COVID-19 Vaccination Intake and Intention Among Black and White Residents in Southeast Michigan

Cedric A.L. Taylor, Dilshani Sarathchandra, Margaret Kessler

Research output: Contribution to journalArticlepeer-review

Abstract

Using the “3Cs” vaccine hesitancy framework which categorizes determinants of vaccine hesitancy across three dimensions—confidence, complacency, and convenience—we identify factors that shape COVID-19 vaccination intake and intention among Black and white residents in Southeast Michigan. We consider both historical discrimination in medicine and contemporary health and environmental crises (i.e., the Flint Water Crisis) as potential correlates. This study uses data from an online survey conducted between March–April 2021 in Flint and surrounding counties. we find that while historical mistreatment of Black people in healthcare and the Flint Water Crisis were of concern, those factors did not directly impact vaccination intention. Rather, concerns over safety, efficacy, and structural barriers related to access and occupation emerge as responsible for lower vaccination rates among Black residents. Effective vaccination programs require that public health authorities consider multiple factors, including the structural realities faced by racial ethnic minority groups which shape their vaccination decisions.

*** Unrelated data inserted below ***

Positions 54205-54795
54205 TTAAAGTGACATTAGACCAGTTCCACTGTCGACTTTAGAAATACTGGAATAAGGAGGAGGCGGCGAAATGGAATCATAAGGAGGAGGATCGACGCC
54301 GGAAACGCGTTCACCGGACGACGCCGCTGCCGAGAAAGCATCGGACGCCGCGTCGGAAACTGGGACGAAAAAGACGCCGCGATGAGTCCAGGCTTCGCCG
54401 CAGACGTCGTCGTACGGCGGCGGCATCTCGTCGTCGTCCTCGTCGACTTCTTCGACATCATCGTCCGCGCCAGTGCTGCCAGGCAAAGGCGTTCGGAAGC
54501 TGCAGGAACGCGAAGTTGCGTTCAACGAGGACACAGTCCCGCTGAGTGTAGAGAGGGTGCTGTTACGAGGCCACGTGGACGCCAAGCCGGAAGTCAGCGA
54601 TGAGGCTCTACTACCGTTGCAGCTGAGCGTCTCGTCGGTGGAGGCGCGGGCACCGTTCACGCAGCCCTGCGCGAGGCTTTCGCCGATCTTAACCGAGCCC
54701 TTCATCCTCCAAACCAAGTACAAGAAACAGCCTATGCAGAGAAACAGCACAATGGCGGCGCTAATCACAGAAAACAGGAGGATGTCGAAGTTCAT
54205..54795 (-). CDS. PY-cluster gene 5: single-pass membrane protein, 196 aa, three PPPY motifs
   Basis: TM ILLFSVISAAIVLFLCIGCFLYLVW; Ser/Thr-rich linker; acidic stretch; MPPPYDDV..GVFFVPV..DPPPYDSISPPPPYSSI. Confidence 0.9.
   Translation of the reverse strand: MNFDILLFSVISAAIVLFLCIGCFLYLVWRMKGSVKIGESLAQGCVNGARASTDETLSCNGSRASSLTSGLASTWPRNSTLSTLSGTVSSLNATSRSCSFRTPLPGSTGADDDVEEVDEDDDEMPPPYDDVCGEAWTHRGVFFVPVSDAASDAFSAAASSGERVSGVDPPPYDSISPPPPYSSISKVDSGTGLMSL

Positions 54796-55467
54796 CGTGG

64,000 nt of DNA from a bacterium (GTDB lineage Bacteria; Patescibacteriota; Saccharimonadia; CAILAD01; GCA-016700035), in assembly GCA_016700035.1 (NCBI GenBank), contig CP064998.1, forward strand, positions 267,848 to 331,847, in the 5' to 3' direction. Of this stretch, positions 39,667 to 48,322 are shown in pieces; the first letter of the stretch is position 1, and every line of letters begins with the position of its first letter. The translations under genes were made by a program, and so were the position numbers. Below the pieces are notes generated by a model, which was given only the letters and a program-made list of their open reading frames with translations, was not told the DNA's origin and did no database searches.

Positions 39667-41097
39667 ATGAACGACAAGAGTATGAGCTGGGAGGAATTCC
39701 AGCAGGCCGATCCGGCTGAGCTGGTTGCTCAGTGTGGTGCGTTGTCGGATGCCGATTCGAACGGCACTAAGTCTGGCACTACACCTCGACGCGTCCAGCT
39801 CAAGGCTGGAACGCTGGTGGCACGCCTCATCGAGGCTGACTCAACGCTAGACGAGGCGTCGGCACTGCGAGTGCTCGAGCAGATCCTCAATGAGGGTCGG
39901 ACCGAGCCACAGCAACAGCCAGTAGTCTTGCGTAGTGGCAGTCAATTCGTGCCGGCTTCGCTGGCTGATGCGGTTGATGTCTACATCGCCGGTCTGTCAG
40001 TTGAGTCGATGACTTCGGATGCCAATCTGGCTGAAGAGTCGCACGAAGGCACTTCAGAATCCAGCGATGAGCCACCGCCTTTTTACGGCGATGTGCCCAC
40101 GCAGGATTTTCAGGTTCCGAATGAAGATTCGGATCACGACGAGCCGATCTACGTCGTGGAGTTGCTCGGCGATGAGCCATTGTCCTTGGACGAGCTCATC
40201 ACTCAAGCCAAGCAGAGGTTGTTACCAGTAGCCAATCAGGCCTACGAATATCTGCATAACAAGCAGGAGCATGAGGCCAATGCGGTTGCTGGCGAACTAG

Original languageEnglish
JournalJournal of Immigrant and Minority Health
DOIs
StateAccepted/In press - 2022

Keywords

  • COVID-19
  • Flint
  • Flint Water Crisis
  • Michigan
  • Race
  • Vaccine hesitancy

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